Wildfire Smoke and Health Impacts: A Closer Look at Fire Attributes and their Marginal Effects
Journal of Environmental Economics and Management
Existing studies on the economic impact of wildfire smoke have focused on single fire events or entire seasons without considering the marginal effect of daily fire progression on downwind communities. Neither approach allows for an examination of the impact of even the most basic fire attributes, such as distance and fuel type, on air quality and health outcomes. Improved knowledge of these effects can provide important guidance for efficient wildfire management strategies. This study aims to bridge this gap using detailed information on 24 large-scale wildfires that sent smoke plumes to the Reno/Sparks area of Northern Nevada over a 4-year period. We relate the daily acreage burned by these fires to daily data on air pollutants and local hospital admissions. Using information on medical expenses, we compute the per-acre health cost of wildfires of different attributes. We find that patient counts can be causally linked to fires as far as 200–300 miles from the impact area. As expected, the marginal impact per acre burned generally diminishes with distance and for fires with lighter fuel loads. Our results also highlight the importance of allowing for temporal lags between fire occurrence and pollutant levels.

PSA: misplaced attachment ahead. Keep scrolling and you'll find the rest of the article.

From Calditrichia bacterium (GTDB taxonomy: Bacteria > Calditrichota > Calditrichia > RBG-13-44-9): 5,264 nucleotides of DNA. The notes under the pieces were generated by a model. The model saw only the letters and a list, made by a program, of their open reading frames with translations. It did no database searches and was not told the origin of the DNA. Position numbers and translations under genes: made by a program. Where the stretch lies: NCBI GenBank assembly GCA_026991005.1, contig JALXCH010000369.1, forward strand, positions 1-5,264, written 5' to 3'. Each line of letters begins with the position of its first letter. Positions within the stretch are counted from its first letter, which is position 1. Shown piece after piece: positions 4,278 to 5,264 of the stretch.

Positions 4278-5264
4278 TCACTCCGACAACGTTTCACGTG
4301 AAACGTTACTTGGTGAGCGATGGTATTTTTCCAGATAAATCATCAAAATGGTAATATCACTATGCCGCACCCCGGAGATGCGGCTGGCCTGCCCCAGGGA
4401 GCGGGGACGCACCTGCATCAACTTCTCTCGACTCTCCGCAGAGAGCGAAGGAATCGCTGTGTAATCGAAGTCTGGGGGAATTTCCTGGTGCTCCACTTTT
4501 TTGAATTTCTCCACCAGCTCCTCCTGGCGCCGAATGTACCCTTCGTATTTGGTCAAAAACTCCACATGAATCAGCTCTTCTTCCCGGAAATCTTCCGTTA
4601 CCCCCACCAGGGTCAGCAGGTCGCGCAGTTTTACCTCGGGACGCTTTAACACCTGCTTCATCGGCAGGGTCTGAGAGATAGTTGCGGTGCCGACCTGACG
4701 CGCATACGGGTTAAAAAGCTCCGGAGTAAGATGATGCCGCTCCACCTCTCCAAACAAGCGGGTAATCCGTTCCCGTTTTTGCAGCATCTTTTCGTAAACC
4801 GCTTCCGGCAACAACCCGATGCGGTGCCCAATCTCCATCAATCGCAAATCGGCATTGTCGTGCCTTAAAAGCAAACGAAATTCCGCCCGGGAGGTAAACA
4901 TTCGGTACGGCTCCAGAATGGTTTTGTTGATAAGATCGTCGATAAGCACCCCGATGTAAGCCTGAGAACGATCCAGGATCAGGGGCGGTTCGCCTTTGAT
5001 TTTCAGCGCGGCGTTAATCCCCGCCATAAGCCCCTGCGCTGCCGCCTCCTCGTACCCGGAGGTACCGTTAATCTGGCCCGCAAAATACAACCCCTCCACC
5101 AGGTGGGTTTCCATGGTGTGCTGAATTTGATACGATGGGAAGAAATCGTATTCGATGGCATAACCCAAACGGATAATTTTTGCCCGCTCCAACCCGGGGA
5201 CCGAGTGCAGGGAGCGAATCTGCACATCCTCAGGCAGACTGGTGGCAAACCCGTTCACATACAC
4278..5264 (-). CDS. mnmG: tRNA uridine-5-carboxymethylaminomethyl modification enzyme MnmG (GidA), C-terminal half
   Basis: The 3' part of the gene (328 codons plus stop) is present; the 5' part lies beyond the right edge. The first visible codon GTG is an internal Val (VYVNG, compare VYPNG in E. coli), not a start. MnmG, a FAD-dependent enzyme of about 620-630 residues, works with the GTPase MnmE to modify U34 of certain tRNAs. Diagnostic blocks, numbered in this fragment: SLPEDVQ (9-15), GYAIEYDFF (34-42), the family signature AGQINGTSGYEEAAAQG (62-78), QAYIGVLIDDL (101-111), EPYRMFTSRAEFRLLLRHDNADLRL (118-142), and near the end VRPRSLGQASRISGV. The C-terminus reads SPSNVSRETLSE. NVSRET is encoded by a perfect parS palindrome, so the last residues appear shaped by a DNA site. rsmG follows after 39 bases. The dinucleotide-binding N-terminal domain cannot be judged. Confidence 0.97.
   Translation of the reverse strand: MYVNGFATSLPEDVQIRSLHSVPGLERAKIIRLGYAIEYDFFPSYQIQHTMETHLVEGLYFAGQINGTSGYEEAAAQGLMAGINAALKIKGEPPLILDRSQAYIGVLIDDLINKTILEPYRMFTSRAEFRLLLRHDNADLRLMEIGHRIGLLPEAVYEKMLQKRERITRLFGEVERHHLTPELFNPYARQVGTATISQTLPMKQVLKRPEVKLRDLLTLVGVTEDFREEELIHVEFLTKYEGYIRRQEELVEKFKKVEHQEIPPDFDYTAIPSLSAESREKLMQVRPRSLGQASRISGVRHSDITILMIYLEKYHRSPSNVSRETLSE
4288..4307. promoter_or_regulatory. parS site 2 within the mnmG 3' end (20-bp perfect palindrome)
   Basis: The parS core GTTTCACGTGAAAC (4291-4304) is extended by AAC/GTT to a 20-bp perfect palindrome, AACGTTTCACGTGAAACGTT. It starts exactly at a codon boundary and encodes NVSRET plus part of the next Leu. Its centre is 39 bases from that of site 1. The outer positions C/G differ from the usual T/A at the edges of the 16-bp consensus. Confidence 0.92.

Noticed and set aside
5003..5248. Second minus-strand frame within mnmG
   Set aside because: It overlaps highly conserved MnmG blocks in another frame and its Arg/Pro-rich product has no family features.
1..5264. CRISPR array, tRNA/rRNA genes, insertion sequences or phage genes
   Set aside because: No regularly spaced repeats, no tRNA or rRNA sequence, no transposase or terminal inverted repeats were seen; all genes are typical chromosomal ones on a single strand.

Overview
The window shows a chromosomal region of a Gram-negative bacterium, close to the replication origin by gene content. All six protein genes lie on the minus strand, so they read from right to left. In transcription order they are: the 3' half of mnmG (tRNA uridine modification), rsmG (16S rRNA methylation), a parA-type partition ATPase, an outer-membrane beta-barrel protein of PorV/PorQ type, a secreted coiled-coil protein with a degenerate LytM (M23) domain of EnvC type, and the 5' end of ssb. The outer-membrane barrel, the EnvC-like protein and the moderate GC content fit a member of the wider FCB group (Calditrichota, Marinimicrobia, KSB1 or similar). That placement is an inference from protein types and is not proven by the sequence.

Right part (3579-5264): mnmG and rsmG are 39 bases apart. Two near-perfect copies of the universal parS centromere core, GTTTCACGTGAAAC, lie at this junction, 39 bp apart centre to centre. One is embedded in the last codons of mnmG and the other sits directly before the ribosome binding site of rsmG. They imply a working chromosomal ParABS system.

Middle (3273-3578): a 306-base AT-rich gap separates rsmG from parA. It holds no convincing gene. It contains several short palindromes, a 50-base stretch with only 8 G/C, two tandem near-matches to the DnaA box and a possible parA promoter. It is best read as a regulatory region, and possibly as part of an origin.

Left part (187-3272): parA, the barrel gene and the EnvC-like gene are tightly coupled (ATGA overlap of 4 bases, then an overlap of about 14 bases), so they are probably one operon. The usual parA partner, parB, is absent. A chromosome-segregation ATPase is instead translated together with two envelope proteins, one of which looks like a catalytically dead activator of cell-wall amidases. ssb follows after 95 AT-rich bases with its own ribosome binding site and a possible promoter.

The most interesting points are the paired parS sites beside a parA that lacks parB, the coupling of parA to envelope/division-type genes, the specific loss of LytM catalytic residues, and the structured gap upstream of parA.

Moeltner, K.; Kim, Man-Keun; Zhu, E.; and Yang, W., "Wildfire Smoke and Health Impacts: A Closer Look at Fire Attributes and their Marginal Effects" (2013). Applied Economics Faculty Publications. Paper 1255.
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